Although there is no significant disease seen in fisheries of Ladakh,  nonavailability of laboratory facility to investigate diseases may pose threat to fish farming in remote areas.  In order to overcome these problems department is constructing a hatchery house in fish farm Chuchot which can help in the production of fish seed locally.
Problems related to the religious sentiment in some areas are also making youth reluctant to adopt fish culture as a profession.
We are striving hard for the installation of a mini-feed mill and laboratory within the district to cater the local demand for feed and disease investigation. Due to the non-availability of funds, this project is pending and hopes to get established in near future.
Q. How many types of fishes are available in Ladakh?
More than 32 species of fishes are available in Ladakh including, Schyzothorex species (snow trout, Tibetan trout, and Kinnaur snow trout), Rainbow trout, Brown trout, and some other minor fish species.
Q. Due to the religious perspective, a section of people avoid taking fish. Does it affect the practice of fish farming or do you have some other alternatives to balance the whole system?
Yes, a large section of the population due to Buddhist faith consider taking fish as a sin and they are reluctant to adopt fish farming activities but a large section of people especially in Kargil district takes fisheries related activities.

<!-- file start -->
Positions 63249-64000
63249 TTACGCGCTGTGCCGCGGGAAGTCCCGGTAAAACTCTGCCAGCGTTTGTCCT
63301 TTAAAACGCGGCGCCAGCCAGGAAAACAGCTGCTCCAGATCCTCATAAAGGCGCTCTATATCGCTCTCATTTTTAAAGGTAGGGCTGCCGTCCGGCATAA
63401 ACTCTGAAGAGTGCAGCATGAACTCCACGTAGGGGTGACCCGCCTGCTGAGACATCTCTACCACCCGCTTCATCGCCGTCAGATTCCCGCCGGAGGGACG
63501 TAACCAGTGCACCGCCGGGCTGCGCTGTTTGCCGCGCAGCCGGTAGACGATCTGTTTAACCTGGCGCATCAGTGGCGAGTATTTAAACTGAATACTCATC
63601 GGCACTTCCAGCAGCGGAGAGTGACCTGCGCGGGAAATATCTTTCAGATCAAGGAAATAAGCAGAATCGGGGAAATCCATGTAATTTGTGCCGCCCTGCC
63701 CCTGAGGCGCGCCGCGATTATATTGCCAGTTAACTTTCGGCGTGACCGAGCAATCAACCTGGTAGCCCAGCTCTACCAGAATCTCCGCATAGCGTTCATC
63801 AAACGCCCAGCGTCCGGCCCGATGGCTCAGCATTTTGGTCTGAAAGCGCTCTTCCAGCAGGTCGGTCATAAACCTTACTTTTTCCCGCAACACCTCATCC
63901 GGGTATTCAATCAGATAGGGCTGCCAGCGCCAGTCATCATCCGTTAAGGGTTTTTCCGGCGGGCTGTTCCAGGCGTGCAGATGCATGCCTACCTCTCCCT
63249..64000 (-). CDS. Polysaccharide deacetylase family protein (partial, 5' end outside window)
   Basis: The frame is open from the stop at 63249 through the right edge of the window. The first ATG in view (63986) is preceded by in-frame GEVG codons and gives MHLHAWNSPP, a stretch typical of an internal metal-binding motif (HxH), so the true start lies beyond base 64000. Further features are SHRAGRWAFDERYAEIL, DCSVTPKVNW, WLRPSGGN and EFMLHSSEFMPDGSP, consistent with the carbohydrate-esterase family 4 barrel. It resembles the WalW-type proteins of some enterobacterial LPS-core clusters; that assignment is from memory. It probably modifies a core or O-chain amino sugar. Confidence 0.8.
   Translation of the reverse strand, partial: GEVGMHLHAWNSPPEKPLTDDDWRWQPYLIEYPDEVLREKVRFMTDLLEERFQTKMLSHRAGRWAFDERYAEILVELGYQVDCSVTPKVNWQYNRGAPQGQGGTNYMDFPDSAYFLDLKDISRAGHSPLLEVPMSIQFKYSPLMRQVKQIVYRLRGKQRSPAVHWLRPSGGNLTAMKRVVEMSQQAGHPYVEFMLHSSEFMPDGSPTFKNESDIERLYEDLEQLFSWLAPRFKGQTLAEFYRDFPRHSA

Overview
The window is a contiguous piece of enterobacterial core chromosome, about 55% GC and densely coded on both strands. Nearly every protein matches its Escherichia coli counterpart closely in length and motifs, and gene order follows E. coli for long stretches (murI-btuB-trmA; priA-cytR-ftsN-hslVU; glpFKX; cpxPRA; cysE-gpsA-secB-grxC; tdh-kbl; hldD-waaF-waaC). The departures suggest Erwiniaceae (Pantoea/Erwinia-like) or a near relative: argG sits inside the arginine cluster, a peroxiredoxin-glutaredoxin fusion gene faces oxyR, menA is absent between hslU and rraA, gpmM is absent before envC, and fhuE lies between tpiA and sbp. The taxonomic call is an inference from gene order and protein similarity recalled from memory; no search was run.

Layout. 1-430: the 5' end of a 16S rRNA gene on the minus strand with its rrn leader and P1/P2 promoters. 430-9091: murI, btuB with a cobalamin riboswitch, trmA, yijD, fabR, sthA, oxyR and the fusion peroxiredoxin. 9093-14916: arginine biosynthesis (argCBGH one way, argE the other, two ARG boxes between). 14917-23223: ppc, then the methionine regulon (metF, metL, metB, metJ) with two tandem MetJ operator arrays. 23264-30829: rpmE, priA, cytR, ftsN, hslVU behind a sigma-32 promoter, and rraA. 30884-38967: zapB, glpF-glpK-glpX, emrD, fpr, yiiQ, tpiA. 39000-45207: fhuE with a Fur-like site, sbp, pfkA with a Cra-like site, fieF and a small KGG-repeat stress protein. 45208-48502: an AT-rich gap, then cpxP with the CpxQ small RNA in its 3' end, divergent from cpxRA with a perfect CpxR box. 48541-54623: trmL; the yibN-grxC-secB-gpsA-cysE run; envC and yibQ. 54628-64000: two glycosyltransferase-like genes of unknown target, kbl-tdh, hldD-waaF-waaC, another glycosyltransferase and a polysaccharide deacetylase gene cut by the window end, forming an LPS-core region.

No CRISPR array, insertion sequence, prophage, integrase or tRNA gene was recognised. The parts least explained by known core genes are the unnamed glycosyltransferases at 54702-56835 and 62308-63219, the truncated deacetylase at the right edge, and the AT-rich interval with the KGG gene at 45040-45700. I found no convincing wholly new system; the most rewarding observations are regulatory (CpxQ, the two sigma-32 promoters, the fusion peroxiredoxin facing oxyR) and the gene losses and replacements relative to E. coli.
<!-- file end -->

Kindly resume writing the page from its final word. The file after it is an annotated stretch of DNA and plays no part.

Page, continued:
Respecting the religious sentiment, the department has stopped selling fish from Fish farm, Shey which is being located near Shey Palace. As per the instructions of LAHDC, Leh, the fish farm has been converted into a study-cum-awareness centre. A mini aquarium has been constructed along with a museum. A large number of tourist, visitors, school and college students and locals visit this aquarium and get acquainted with the fish fauna of Ladakh region and the state as well.
Q. How important is it to adopt pisciculture as a source of income by unemployed youths?
Considering the unemployment issue in the state, it is very important for youth to come forward and adopt pisciculture also as a source of income. A number of schemes are available which can help the youth to excel in this sector. Awareness programmes under state and centrally sponsored schemes are organised from time to time in order to attract youth towards these new type of employment opportunity. Adoption of recreational fisheries which includes the establishment of aquariums, supply, and breeding of aquarium fishes and angling can promote high-end tourism in Ladakh and provide employment avenues.
Message to the readers
“Young generation should come forward and adopt fish culture activities and tourism-related recreational fisheries as their career so that they can earn a better livelihood. There is a great contribution of fisheries in the environment and the ecological balance of our water bodies. So the youth has to come forward and make their contribution on this front also.”